Dennis Gribbins rode his new motorcycle only 5,978 miles before it, too, developed a wobble on July 27, 2002 at speeds of approximately 35 to 45 mph. Over the next four years, Gribbins took his Gold Wing to numerous dealers and repair shops, but none was able to fix the wobble. Throughout this period, Gribbins also complained about the problem to Honda and its authorized dealers, and asked the Company to reimburse him for the repair expenses. (Id. ¶¶ 27-29.) In May 2006, Gribbins finally fixed the wobble by installing new tapered steering head bearings. (Id. ¶ 30.)
Richard Allen first noticed a severe wobble on his pre-owned Gold Wing while riding the motorcycle home from the dealership in August 2006. The wobble occurred at speeds between 30 and 40 mph, and Allen feared losing control of the motorcycle. He contacted the Honda dealership and was informed that they knew about the problem but could not fix it. When Allen contacted Honda's TechLine, however, he was told to contact his dealer. Allen has since replaced the Gold Wing's tires, but this has not eliminated the wobble. (Id. ¶¶ 32-34.)
Clarence Alvord's Gold Wing developed a wobble in May 2005, with only 2,000 miles on the motorcycle. The wobble was significant at speeds of 35 to 40 mph, and somewhat lesser at speeds of 10 to 20 mph. (Id. ¶ 35.) Alvord spent the next year taking his motorcycle to authorized dealerships in Florida and Ohio, but none could fix the wobble. At the suggestion of the dealerships, Alvord changed the tires twice and installed a fork brace, but these efforts failed. Throughout this time, Alvord complained about the problem to Honda and its authorized dealerships, but Honda refused to help or reimburse Alvord for his expenses in attempting to fix the wobble. (Id. ¶¶ 37-40.)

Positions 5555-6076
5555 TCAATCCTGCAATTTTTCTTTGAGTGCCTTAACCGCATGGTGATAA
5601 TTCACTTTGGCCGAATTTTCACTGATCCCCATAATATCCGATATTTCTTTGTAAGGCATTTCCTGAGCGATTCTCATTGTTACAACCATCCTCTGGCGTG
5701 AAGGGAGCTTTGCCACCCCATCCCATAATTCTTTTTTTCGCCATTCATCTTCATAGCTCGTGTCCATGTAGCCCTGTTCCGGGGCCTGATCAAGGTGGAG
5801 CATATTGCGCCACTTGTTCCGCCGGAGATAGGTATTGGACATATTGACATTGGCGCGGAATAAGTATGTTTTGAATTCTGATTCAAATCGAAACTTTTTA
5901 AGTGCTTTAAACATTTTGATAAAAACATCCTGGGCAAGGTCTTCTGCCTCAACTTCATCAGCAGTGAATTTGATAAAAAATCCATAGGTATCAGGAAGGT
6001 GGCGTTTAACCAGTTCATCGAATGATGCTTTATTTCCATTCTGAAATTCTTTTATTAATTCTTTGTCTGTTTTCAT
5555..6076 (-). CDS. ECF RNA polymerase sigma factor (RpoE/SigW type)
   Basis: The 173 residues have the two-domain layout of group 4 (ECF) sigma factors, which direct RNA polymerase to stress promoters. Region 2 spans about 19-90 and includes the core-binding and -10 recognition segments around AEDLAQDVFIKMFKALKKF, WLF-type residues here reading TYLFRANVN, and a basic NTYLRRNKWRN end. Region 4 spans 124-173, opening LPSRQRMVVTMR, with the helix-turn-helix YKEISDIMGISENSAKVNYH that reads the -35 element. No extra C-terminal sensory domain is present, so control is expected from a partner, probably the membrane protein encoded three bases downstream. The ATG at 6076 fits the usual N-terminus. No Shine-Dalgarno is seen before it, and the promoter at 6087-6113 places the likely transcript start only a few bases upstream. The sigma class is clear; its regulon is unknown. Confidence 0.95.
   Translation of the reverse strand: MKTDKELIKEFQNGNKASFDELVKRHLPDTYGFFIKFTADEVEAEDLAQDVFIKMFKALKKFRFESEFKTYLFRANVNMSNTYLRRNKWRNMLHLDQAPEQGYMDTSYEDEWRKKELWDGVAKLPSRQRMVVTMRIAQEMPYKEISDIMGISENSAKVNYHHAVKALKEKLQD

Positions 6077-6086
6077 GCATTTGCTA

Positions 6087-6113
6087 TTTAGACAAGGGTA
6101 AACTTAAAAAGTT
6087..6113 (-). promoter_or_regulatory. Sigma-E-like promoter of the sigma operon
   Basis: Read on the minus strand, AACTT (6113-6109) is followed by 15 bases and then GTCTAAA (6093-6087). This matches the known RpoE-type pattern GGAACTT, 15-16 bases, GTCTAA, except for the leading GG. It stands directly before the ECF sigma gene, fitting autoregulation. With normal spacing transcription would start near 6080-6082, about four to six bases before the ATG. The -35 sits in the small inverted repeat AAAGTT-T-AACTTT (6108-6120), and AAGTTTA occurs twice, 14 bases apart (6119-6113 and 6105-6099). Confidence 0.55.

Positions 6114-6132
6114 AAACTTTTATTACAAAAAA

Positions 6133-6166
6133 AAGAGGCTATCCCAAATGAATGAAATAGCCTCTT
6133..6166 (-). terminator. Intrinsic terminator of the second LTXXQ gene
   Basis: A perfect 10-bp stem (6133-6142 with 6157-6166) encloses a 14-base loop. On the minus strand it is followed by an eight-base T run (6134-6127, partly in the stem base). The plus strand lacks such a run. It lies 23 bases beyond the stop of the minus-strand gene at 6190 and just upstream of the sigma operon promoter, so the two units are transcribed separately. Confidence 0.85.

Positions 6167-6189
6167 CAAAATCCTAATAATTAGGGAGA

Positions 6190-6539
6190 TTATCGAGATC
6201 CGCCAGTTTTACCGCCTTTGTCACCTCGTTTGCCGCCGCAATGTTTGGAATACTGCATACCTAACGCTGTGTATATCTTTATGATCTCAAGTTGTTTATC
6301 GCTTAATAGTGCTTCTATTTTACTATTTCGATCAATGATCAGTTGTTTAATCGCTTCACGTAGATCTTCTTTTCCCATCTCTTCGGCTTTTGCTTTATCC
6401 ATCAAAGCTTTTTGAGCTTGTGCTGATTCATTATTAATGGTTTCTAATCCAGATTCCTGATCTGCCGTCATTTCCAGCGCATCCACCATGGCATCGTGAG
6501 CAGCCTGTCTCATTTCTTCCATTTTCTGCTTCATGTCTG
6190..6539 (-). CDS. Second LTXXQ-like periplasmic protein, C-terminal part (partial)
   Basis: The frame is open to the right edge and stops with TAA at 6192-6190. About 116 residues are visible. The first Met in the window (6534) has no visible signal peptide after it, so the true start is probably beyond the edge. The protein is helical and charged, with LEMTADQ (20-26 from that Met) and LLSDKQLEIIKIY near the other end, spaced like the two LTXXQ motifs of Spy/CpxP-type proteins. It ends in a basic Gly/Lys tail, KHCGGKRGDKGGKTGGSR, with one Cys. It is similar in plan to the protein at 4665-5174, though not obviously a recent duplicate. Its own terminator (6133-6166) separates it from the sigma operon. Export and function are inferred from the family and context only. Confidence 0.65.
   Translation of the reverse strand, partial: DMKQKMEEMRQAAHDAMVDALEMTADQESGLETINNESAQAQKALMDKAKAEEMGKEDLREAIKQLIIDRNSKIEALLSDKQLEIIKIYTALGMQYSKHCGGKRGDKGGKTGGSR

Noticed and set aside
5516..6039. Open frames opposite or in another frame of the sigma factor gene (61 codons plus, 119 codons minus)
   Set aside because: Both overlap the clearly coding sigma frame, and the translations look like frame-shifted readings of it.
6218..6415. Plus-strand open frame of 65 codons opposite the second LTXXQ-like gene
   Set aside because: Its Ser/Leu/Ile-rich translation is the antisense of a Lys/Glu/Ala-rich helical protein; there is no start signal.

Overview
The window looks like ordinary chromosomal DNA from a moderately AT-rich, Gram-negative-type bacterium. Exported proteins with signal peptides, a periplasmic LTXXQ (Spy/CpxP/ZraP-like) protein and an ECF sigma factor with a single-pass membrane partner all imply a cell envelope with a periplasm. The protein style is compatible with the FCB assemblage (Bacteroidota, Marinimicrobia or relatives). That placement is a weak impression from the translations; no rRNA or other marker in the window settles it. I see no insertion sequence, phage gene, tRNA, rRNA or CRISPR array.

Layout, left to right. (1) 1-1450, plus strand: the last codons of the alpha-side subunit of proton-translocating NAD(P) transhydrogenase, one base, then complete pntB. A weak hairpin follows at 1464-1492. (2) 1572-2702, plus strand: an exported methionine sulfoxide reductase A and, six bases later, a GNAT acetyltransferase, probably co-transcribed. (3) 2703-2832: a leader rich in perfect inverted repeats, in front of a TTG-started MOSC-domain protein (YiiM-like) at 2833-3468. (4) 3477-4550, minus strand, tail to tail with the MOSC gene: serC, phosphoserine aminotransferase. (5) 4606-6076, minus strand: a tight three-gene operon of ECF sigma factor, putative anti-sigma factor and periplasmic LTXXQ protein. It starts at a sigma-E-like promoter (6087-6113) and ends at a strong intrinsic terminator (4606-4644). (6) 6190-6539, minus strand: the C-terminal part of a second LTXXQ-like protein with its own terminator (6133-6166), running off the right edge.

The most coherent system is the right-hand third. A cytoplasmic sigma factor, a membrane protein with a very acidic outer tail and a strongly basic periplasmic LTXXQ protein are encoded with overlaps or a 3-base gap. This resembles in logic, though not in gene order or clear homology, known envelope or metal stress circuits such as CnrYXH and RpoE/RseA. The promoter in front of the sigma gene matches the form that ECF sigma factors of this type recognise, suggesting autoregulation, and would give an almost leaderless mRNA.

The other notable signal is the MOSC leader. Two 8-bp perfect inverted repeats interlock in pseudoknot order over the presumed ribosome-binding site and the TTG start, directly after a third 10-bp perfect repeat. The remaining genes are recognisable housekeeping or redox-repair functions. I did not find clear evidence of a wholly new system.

Plaintiffs filed this federal class action diversity jurisdiction lawsuit on November 1, 2006. Counts I through VI seek recovery under a variety of California state laws, including the California Business and Professions Code, Cal. Bus. & Prof. Code §§ 17200 et seq. (Count I) and §§ 17500 et seq. (Count II); the California Civil Code, Cal. Civ. Code §§ 1750 et seq. (Count III); the California Commercial Code, Cal. Comm. Code §§ 2313 and 2314 (Counts IV and V); and California's common law of unjust enrichment. In these counts, Plaintiffs allege that Honda has violated California's unfair competition law; utilized untrue and misleading advertising; violated the California Consumers Legal Remedies Act; breached express and implied warranties; and unjustly benefitted from its unlawful conduct at Plaintiffs' expense.
Plaintiffs also allege four alternative counts in the event the court finds that class-wide application of California law is inappropriate. Each of these counts alleges violations of the laws of the District of Columbia and every state except California. Specifically, Alternate Count I alleges violation of state consumer protection laws; Alternate Counts II and III allege breach of state express and implied warranties, respectively; and Alternate Count IV alleges claims for common law unjust enrichment.
On December 18, 2006, Honda moved to dismiss the Complaint in its entirety for failure to state a claim. Shortly thereafter, on December 28, 2006, the parties consented to the jurisdiction of the United States Magistrate Judge. On January 8, 2007, Honda moved to stay discovery pending a ruling on the motion to dismiss, and the court granted the stay on March 7, 2007. (Minute Order of 3/7/07, Doc. 35.) The court now addresses Honda's motion to dismiss.
The purpose of a motion to dismiss is to test the sufficiency of plaintiffs' complaint, not to decide its merits. Gibson v. City of Chicago, 910 F.2d 1510, 1520 (7th Cir. 1990). A motion to dismiss will be granted only "if it appears beyond doubt that the plaintiff can prove no set of facts in support of his claim which entitles him to relief." Conley v. Gibson, 355 U.S. 41, 45-46 (1957). In reviewing a motion to dismiss for failure to state a claim, the court accepts as true all factual allegations in the plaintiffs' complaint and draws all reasonable inferences in their favor. Franzoni v. Hartmarx Corp., 300 F.3d 767, 770 (7th Cir. 2002).
Honda argues that Counts I through VI must be dismissed because Illinois conflict of laws principles do not support the application of California law. Honda claims that Alternate Counts I through IV must also be dismissed with respect to all states except Illinois and Florida, which are the only states in which Plaintiffs reside. As for the Illinois and Florida state law claims, Honda argues that they all fail because Plaintiffs have not pled fraud with particularity; the statute of limitations has run on the warranty claims; ...